noun (plural charities)
- Without your support, the services that charities provide could come to an end.
- He now appears at pubs and clubs across Europe and raises money for cancer charities.
- The branch also raises money for local charities and at one stage put on shows for the local community.
- Cash will be the vital ingredient as celebrity chefs cook up a special fundraising treat for charity.
- During those years we shared many experiences particularly when fundraising for charity.
- There have been over a hundred performances so far, several of them as fund-raising ventures for charity.
- Second, the personal connection at the heart of private charity cannot be reproduced by government.
- I just came across this paper by Gruber and Hungerman on the crowding out of private sector charity by government spending.
- A fourth way to provide security in a free society is by voluntary charity.
- Giving of private charity obviously has a ‘feel good’ factor to it.
- Those who cannot perform work are left to private charity, which often means begging.
- Lepers were separated in leper hospitals built with private charity because people were afraid of defilement.
- As a result, he is punished with terrible visions of how his daughter's future might have been, learning that human despair is not to be judged and that charity should be given to all.
- He represents the best things in life - hope, faith, goodness, charity, kindness and love.
- She was very well known for her kindness and charity and, at her home, there was always someone calling in for tea and a chat.
- Crusading for them was an act of love and charity by which, like the Good Samaritan, they were aiding their neighbors in distress.
- They were keenly aware of their sinfulness and eager to undertake the hardships of the Crusade as a penitential act of charity and love.
- As any good scholar of St. Augustine knows, the decisive mark of the Catholic Church is charity, not purity.
charity begins at home
- proverb A person’s first responsibility is for the needs of their own family and friends.Example sentences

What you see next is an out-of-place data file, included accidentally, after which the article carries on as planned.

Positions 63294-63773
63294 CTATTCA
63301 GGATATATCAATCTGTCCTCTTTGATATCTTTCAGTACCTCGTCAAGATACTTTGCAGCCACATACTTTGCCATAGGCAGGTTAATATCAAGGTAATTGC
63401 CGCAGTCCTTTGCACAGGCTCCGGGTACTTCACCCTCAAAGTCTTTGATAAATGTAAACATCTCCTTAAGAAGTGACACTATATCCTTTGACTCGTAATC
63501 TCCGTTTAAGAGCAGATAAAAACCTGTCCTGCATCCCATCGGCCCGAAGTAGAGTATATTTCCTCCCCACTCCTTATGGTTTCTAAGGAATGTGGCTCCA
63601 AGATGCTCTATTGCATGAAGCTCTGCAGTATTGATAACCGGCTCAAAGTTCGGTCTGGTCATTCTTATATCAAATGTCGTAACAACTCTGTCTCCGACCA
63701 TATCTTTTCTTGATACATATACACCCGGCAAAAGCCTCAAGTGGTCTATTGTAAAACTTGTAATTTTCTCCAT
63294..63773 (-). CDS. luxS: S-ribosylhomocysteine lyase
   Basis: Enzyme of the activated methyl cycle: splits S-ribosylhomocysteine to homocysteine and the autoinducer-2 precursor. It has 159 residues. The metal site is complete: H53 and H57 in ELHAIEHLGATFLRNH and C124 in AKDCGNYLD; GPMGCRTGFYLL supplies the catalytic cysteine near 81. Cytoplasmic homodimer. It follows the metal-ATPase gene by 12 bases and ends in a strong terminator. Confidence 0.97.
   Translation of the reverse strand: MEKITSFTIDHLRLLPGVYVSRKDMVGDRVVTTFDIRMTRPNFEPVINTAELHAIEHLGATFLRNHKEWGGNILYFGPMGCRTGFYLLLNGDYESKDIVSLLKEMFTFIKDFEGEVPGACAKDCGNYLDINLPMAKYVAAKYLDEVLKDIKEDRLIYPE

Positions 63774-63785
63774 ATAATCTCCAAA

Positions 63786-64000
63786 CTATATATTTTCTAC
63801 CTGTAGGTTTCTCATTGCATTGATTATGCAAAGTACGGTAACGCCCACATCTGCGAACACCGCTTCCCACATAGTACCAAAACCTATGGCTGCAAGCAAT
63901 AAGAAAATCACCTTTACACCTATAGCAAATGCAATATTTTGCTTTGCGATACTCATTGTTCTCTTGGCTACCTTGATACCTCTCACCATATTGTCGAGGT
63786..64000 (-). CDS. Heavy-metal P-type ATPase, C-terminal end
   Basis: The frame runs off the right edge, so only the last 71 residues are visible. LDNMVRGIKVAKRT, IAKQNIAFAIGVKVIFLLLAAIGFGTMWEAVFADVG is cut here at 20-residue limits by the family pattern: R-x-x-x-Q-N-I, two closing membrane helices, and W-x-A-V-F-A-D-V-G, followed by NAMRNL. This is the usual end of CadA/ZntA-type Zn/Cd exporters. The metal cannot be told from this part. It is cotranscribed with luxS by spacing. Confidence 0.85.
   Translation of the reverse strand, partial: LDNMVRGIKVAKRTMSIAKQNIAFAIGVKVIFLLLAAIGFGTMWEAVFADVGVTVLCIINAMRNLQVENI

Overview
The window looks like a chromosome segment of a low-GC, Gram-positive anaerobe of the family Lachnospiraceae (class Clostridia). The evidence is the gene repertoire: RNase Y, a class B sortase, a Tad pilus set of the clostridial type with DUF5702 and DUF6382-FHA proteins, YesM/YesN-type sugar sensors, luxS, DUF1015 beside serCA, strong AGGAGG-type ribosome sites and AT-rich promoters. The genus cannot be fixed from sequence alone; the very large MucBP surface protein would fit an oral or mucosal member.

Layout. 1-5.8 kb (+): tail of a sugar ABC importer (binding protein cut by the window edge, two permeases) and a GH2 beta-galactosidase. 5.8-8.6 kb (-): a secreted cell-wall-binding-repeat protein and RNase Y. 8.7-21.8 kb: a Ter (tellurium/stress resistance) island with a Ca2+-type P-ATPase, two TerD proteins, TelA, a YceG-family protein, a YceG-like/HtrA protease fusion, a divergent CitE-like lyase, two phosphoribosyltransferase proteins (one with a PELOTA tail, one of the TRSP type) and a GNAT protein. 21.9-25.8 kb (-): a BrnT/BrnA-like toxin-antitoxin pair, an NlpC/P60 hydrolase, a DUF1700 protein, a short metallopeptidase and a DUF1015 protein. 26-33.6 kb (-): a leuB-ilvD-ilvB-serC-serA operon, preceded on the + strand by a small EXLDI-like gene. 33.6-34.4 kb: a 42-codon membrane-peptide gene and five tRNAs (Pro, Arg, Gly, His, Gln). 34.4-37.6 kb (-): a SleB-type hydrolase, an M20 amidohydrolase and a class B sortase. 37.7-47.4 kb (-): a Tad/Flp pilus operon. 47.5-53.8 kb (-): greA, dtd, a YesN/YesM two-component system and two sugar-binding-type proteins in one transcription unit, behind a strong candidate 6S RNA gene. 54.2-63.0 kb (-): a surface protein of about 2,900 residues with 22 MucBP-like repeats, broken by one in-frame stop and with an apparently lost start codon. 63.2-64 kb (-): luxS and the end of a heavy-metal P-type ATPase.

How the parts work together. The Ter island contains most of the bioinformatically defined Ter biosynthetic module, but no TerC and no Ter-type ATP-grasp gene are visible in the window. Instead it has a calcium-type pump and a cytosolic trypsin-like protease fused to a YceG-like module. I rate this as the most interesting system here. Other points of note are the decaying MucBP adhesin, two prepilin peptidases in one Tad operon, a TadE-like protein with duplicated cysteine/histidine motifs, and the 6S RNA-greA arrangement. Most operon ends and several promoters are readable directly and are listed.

- And since charity begins at home, Vicky enlisted the help of her 57-year-old mum Glenys, who is also the grandmother of three youngsters.
- I have always believed that charity begins at home.
- Surely, everybody knows that charity begins at home.
Late Old English (in the sense 'Christian love of one's fellows'): from Old French charite, from Latin caritas, from carus 'dear'.
Charity begins at carus, the Latin word for ‘dear’. This was the base of Latin caritas, ‘dearness, love’, which eventually gave us the English word. The early sense of charity, in the 12th century, was ‘Christian love of your fellow men’. The modern sense developed from the fact that supporting the needy is one of the qualities of this. The saying charity begins at home, ‘a person's first responsibility is for the needs of their own family and friends’, dates back to the 14th century. A version in Beaumont and Fletcher's play Wit without Money (1625) goes ‘Charity and beating begins at home’.
Words that rhyme with charityangularity, barbarity, bipolarity, circularity, clarity, complementarity, familiarity, granularity, hilarity, insularity, irregularity, jocularity, linearity, parity, particularity, peculiarity, polarity, popularity, regularity, secularity, similarity, singularity, solidarity, subsidiarity, unitarity, vernacularity, vulgarity
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Line breaks: char|ity
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